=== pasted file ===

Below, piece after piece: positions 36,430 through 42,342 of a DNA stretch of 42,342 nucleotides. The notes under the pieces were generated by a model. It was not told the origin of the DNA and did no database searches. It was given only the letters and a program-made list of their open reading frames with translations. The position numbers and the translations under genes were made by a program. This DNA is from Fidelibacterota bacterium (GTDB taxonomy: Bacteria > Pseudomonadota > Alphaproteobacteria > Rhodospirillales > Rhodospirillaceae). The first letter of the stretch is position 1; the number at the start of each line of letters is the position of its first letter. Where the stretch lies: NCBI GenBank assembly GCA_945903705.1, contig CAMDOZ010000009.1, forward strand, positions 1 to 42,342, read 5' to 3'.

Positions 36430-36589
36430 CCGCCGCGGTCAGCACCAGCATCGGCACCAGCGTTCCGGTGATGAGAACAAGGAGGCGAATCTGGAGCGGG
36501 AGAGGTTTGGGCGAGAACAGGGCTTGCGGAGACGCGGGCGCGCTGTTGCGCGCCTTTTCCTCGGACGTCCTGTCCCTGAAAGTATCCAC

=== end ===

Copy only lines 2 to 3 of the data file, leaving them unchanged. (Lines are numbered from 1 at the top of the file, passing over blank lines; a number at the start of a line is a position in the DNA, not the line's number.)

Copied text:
Positions 36430-36589
36430 CCGCCGCGGTCAGCACCAGCATCGGCACCAGCGTTCCGGTGATGAGAACAAGGAGGCGAATCTGGAGCGGG